Your kids have favorite brands too! That’s why more than 80% of U.S. grocery products are branded1.  Brands create buzz and buzz creates culture and trends.  Celery will always be celery and, unfortunately, it’s hard to create buzz and a brand around celery.  As a parent, you’re up against a marketing machine built to push your kids in the direction of trendy processed foods and away from fresh ingredients.


Food marketing is effective and there are a few things you can learn from it that you can use in your own home to ‘market’, healthy and nutritious foods to your kids.


Create Buzz: Creating buzz is all about word of mouth.  A lot of it.  So, what’s for dinner?  Have a plan for the week and start a household conversation about what will be for dinner over the next seven days. It’s a great idea to post a 3-day or even 7-day dinner menu at home where everyone can see it.  This will start a conversation, and create anticipation for dinnertime.


Cultivate Consistency: Consistency is key and that’s especially true in when it comes to nutrition. If your nutrition is on for one week and off for the next, your health will reflect that. Your kids need to see fresh ingredients coming through the front door and landing on the table for dinner consistently. Part of what makes marketing so effective is that it’s relentless. Be relentless when it comes to eating right.  Choose a variety of fresh ingredients that have an expiration date on them and use them relentlessly.


Create a Trend: Trends are powerful because they appeal to the part of your brain that says, ‘Everyone else is doing it’.  We’re wired to gravitate in the direction of the majority and if you can create majority influence in your home, you’ll have something trendy.  Eating healthy is hard when you’re doing it all alone but if you can get everyone on board, it’s a breeze.  Get everyone involved from the selection of ingredients, to shopping, to preparation, and for goodness sake eat together.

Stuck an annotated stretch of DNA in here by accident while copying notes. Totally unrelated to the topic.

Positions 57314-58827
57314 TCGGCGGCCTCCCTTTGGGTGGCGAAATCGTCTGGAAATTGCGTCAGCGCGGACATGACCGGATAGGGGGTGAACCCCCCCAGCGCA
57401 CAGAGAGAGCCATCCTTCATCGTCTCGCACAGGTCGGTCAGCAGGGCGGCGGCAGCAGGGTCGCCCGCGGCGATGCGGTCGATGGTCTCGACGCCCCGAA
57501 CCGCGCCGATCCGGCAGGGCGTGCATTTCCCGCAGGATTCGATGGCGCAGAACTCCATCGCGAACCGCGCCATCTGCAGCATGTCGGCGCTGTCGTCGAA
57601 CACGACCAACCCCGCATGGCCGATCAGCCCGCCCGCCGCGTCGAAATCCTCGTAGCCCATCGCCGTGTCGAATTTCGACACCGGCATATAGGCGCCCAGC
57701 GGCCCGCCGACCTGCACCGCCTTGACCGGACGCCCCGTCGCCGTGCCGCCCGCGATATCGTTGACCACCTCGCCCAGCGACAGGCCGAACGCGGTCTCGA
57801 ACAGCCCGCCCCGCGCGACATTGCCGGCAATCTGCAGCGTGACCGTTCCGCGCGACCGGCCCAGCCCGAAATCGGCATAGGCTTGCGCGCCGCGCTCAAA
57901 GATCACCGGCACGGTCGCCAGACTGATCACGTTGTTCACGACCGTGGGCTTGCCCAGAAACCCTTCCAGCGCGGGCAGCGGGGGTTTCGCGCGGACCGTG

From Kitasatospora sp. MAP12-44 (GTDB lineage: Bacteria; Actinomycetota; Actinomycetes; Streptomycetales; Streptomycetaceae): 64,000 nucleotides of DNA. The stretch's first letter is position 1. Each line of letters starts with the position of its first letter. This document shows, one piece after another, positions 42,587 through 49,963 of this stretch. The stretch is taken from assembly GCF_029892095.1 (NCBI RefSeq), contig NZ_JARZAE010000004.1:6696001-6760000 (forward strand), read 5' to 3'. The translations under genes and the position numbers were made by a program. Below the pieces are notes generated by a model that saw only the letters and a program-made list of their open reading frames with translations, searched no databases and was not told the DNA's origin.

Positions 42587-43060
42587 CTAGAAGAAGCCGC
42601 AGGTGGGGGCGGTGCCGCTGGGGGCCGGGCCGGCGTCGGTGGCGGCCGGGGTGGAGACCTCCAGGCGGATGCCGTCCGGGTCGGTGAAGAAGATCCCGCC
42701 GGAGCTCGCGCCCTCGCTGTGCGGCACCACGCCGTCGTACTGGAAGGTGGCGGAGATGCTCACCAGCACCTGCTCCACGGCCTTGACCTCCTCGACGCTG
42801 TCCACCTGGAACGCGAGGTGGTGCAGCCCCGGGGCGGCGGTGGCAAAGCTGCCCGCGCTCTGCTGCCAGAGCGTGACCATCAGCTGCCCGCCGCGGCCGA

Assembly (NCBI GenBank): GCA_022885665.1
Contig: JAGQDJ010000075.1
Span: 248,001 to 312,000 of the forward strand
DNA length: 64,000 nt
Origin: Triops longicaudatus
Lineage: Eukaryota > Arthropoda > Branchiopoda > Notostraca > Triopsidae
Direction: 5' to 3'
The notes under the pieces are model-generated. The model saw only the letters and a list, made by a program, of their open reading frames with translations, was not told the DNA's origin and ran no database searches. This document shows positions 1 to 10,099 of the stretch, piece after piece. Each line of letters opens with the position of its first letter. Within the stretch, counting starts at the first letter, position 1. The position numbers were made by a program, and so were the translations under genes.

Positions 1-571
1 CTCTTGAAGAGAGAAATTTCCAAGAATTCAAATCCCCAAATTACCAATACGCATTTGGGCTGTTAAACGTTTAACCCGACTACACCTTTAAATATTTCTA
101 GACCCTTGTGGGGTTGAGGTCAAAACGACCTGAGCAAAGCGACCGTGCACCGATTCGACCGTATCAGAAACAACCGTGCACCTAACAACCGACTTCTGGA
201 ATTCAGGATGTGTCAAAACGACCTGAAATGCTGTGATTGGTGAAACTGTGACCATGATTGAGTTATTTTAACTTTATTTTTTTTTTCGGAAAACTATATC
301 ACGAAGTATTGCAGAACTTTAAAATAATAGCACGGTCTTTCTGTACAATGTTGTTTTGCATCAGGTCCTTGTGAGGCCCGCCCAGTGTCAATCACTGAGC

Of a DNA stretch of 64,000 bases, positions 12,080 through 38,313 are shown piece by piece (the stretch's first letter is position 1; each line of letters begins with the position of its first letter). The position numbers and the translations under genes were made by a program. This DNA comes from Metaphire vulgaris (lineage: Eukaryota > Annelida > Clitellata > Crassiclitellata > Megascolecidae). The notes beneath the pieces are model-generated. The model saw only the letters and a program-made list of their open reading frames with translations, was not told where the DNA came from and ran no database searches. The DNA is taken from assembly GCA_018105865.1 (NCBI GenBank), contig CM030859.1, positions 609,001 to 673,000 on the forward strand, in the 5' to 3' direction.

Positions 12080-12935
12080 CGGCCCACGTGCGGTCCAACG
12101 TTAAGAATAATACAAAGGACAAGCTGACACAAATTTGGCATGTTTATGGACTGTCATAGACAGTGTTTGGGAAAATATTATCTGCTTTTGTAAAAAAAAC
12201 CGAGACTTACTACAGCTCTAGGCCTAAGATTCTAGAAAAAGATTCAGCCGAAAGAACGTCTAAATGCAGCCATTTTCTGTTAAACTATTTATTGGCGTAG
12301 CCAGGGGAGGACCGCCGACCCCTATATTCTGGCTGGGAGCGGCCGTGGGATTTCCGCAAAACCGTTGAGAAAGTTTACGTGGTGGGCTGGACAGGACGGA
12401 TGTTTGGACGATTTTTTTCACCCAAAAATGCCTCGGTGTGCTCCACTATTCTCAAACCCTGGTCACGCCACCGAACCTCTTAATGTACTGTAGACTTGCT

For more information on getting your kids to eat healthy visit Fill Your Plate. Don’t forget to check out the recipe section for nutritious meal inspiration!



  1. Story M, French S. Food Advertising and Marketing Directed at Children and Adolescents in the US. The International Journal of Behavioral Nutrition and Physical Activity. 2004;1:3. doi:10.1186/1479-5868-1-3.
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Crazy About Carrots

By Lauren Scott, Arizona Farm Bureau Intern 

Did you know that carrots are in season from October to May in Arizona? So why don’t I know more people who cook with them? In my opinion, carrots are underrated. We all know that they are good for us, but none of us really WANT to eat them. They get added to salads and soups but are never part of the main course.

With all the nutritional value in carrots, I think I’ll start using them more frequently in my cooking. They are full of vitamin C, vitamin A, vitamin K, vitamin B8, iron, potassium, manganese, and fiber, making them a very nutritiously well-rounded veggie.

If you don’t find carrot’s orange color appealing, or your kids refuse to eat them, try purchasing them in different colors. At most grocery stores and farmers’ markets you can find carrots in an array of colors including purple, white, red, yellow, and of course, orange.

And, we especially love Rousseau Farming Company carrots. This Arizona farm family has been growing carrots and other produce since 1878. Their families have had their hands in Arizona soil since they first came to this state where they started in cattle, then expanded to cotton, hay and corn, and finally transitioned to vegetables. This family is best known for their carrots, however. You can find their carrots in the grocery store with their family’s brand name, Rousseau.